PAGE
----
A: I saw some pretty bummed expressions. And when I wandered over to all ages, people near me were spouting kinda pissed off things like, “Oh yeah let’s play another slow one”, but that was like somebody who was just a douchebag unfamiliar with them.

H: I’ll admit, the bulk of their oeuvre is unfamiliar to me, but I still know the score. It’s not as though they’re a very dynamic band, sonically speaking. They made/make blissed out dream pop. Of course they’re gonna play another fucking slow one.
What could have been better about the show? Would you see them again, after that?

A: I don’t really feel like I would see them again except if it was in a more intimate venue like the Aladdin or the Doug Fir.

H: Was that a weird case of the opener being somehow more interesting to watch than the headliner?

A: It was kind of a very stark contrast, but I appreciated it for not dragging out the monochrome.
As for what could have been better, certainly a show like that could have felt perhaps more powerful among fewer people … for how intimate that music is the space did not suit it and it wasn’t a matter of sound or anything, i thought the sound was actually pretty good where I was. Things sounded pristine. Or, as you think, almost too pristine. What was positive – i loved hearing the harmonica playing live.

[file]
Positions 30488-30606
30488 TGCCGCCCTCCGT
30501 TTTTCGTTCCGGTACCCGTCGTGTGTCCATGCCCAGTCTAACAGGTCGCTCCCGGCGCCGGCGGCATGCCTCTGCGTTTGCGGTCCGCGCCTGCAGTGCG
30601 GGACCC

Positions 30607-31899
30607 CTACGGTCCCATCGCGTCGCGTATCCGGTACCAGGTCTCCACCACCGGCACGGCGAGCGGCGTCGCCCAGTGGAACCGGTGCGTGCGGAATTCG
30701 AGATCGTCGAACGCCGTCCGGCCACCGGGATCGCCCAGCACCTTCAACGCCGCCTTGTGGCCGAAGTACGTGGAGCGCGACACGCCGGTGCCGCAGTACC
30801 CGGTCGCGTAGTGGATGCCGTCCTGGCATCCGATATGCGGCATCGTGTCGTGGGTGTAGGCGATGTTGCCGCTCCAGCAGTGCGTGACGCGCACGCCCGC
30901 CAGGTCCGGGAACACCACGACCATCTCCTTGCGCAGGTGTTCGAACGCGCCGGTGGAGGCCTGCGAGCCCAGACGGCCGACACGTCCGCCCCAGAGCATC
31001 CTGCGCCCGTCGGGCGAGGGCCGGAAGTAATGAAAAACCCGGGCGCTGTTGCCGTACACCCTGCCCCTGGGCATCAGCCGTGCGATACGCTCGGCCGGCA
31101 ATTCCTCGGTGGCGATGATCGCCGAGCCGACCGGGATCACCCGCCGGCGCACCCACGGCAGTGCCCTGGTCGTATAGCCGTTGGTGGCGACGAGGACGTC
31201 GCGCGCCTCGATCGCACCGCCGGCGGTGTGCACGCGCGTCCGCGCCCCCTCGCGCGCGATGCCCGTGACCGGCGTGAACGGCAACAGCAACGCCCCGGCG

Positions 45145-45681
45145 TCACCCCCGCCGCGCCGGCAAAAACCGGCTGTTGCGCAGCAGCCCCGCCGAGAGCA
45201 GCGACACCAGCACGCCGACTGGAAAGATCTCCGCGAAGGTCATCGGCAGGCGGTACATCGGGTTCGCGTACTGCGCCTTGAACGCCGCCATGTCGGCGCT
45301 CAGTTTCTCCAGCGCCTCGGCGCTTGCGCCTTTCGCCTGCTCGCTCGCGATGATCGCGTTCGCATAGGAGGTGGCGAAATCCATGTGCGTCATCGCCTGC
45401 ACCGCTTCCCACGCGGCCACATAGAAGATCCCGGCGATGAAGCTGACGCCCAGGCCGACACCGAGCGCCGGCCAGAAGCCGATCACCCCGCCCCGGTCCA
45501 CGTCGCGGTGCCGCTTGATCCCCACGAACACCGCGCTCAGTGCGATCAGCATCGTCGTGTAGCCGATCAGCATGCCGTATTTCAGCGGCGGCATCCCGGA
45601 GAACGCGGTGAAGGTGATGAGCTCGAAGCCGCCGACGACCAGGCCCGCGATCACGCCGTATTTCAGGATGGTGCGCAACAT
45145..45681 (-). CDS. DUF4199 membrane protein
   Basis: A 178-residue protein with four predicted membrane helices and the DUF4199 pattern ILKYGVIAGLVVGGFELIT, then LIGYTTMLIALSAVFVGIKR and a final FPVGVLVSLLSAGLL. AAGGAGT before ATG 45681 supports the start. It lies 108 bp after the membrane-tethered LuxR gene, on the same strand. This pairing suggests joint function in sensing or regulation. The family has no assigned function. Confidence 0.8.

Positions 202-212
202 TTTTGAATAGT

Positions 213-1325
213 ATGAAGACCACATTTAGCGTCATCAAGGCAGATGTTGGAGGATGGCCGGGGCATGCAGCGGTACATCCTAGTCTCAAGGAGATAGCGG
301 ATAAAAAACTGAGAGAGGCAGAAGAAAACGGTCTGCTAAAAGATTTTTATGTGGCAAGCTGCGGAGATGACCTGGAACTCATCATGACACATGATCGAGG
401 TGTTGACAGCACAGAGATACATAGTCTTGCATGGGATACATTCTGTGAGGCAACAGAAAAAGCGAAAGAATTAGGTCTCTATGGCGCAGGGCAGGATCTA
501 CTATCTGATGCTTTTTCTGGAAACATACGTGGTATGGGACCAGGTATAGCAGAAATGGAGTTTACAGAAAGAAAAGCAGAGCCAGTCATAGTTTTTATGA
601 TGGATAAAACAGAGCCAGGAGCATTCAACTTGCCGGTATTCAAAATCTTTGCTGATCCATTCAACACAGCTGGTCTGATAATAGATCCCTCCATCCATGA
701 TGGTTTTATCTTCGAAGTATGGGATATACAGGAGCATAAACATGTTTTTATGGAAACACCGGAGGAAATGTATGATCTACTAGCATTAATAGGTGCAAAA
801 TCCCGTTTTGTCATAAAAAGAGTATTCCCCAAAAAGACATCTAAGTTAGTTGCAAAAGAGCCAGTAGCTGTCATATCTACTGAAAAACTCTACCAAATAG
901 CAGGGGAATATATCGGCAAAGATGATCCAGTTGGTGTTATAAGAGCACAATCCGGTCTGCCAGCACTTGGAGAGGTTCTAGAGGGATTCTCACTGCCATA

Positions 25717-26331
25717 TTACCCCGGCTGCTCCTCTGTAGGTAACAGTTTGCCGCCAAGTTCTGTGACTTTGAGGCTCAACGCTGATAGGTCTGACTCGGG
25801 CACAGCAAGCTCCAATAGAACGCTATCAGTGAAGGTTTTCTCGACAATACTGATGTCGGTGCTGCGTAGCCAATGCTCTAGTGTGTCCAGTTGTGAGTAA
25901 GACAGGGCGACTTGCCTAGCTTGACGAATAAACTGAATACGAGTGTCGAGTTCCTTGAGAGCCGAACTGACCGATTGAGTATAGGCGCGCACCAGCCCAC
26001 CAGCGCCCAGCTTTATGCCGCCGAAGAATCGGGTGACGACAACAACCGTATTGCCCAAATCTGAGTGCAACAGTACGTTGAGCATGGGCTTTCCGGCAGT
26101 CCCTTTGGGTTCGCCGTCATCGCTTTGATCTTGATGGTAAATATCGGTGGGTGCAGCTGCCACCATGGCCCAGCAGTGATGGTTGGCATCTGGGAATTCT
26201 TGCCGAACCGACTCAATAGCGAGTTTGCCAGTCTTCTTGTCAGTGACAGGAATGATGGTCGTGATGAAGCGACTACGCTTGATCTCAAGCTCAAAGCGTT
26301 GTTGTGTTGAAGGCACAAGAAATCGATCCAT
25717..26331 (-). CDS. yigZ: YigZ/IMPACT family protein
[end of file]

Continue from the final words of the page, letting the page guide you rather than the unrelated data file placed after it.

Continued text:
H: Oh my, the harmonica made me swoon.
I’ve never had a problem with pristine, but the issue I took was that it sounded like it was a straight-up recording, if I closed my eyes. I guess, it wasn’t that it was pristine, it was that it was a little too… lifeless, maybe?
I don’t know if “lifeless” is the word, but it felt like they were just playing the notes and singing the words, instead of actually feeling them. Like I said: going through the motions.

A: I.E. pristine: don’t play the semantics game, if it sounded like the record then it sounded pristine and you had a problem with it sounding like the record.

H: Fair. I just wanted a little more mud, I guess. I didn’t want a carbon copy by a band that wasn’t really even interested in making the copy.

A: Yeah, true, it was carbon copy. Honestly though her nerves are probably at fault, because she can’t deal with improv. I thought they looked into some very swayable grooves at times. It’s definitely a wanderlust sound though; I told David [Sexton, friend of the show] they evoked the claustrophobic feel of a desert at night.

H: I can kinda see that, actually. That’s a very interesting way to put it.
When it comes down to it, I don’t feel like it was a BAD show, just disappointing. The music was fantastic, but unremarkable in its execution.
I’ll look forward to reading reports from other shows on this tour. I’d feel bad if they played a complete tour like that, with Sandoval never getting the steady footing to put on a really, really good show every night, or at least enjoy it.